Instagram and Vine user Meagan Cignoli posted the same stop-animation video on Vine and Instagram, and asked her followers which was better. She’s a power user on both platforms, with nearly 10,000 followers on Instagram and nearly 200,000 followers on Vine.
And the overwhelming consensus? Vine FTW!
Only one person, of the hundreds who responded, chose Instagram.
Here is the Vine:
[protected-iframe id=”275a5aeb8a6119eea18abffc6b914644-24588526-24273062″ info=”https://vine.co/v/hzi1FAg0WLL/embed/simple” width=”600″ height=”600″ frameborder=”0″]
Here is a link to the Instagram version.
As you can see, the Instagram video looks slightly grainy and has a zoomed in aspect ratio compared to the Vine. Cignoli explained that, for the type of stop-animation that she does, she must use the Cinema feature to shoot in Instagram video. When shooting in Instagram, the app’s stabilization software is automatically running, which means that your preview is slightly zoomed in.
You can turn this feature off after you’ve shot the video, which should yield a higher quality video, but that means that it’s impossible to frame a stop animation without showing what’s outside the frame, or “the reality of the set,” as Cignoli put it.
Other than the Cinema difference, the videos are exactly alike. Cignoli said that she used the same iPhone 5 for both videos, in the same exact tripod, and even pushed the record button the exact same number of times. And when all was said and done, the vast majority of responses seemed in favor of Vine.
Of course, this isn’t… like, science or anything. Meagan’s mini poll doesn’t solve the riddle for good.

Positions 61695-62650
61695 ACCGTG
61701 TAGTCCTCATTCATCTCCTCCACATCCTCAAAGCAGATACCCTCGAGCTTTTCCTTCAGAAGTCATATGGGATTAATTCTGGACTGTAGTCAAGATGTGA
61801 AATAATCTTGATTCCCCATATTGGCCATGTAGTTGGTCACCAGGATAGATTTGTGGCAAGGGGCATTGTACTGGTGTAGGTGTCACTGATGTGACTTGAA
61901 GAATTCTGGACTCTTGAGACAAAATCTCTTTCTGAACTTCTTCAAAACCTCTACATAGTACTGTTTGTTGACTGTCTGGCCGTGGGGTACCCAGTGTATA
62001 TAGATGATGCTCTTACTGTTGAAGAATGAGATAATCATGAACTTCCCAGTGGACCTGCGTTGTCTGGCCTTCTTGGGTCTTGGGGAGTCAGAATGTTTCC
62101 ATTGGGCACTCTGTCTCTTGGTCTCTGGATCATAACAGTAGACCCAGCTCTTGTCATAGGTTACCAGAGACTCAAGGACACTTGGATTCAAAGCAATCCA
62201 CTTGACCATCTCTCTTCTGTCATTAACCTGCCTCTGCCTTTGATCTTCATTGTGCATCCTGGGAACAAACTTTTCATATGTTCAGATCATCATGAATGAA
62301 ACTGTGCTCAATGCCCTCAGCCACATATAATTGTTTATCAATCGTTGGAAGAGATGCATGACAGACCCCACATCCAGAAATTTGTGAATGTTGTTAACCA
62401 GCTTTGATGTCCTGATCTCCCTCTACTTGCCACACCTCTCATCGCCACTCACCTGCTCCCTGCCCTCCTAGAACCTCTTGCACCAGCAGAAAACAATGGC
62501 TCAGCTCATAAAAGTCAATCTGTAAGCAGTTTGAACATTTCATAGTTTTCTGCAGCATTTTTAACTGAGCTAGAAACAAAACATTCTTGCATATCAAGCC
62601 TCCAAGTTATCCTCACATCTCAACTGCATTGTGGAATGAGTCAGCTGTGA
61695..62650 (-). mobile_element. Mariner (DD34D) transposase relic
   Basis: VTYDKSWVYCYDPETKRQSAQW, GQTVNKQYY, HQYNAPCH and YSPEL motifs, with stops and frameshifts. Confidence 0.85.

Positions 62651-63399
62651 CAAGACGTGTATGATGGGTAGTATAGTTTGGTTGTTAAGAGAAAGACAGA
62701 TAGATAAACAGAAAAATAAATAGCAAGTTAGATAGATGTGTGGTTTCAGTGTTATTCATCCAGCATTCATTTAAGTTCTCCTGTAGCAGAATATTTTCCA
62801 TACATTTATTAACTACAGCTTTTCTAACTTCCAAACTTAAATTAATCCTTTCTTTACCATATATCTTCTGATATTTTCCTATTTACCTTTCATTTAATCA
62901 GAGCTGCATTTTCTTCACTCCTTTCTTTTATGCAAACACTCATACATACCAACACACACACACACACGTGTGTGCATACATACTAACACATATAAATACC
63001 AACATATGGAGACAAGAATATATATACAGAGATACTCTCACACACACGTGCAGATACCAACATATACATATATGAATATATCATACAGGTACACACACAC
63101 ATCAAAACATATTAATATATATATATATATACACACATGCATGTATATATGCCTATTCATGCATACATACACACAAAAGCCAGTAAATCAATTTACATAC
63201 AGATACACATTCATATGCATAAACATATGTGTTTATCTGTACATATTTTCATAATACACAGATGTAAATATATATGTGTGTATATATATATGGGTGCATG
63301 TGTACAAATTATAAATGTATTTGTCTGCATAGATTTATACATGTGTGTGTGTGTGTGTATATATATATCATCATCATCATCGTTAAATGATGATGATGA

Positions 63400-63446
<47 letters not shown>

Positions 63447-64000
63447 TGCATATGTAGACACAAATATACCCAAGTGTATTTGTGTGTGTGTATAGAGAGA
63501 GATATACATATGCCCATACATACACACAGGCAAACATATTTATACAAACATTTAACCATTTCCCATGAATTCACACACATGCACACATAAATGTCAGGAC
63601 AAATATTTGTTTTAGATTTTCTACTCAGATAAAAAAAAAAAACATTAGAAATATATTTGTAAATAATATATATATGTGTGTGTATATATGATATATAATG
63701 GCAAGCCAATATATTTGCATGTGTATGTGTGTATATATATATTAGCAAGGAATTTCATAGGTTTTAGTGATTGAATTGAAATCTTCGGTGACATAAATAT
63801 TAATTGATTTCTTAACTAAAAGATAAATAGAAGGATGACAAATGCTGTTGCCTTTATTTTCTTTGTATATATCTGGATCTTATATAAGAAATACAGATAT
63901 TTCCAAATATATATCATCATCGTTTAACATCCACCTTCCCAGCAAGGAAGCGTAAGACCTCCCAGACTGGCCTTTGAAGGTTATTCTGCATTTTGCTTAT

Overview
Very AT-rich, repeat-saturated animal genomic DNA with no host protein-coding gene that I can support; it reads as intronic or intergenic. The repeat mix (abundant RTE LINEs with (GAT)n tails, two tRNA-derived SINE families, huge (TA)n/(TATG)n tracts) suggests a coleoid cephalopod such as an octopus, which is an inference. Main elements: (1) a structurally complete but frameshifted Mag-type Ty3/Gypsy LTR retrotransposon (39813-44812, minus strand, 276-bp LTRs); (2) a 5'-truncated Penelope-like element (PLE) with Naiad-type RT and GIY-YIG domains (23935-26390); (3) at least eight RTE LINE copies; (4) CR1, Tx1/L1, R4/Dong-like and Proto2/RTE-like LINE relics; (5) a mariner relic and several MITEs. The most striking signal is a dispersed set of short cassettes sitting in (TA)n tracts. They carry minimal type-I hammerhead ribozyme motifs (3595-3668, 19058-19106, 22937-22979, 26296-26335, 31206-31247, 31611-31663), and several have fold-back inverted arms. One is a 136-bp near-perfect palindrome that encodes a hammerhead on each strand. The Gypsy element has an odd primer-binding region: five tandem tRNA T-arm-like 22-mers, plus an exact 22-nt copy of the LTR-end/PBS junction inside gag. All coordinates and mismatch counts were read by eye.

She’s a professional photographer who now makes a full-time living on Vine, shooting “Vads” for brands like Loews.
She says that she started posting her photography on Facebook and Twitter in order to gain new clients, but held out on joining Instagram for a long time. “I didn’t want to take pictures with my phone,” she said. “I’m a photographer!”
But eventually she caved. “I joined late for Instagram, so it was hard for me to get on the Popular page and really get any traction,” Cignoli said. “I joined Vine early enough to get on the Popular page early on and pick up followers.”
Ever since, she focuses on Vine full time, working with around 12 to 15 brands.
That said, Meagan’s following on Instagram is more like a cult than her army of Viners, so we can’t necessarily trust their accuracy (even if all but one chose Vine). You can determine for yourself which of these stop-animation videos are better.
For Meagan, it’s Vine all the way. That’s not to say that she doesn’t enjoy Instagram video. “I like that Instagram video looks like Instagram pictures,” she said. “That’s why I used a filter, because that’s the draw in Instagram. It’s why you use it. And I wanted to show both services at their very best.”
Warning: Viewing of Meagan’s Vine stream will likely steal hours from your day. Be prepared to get engrossed.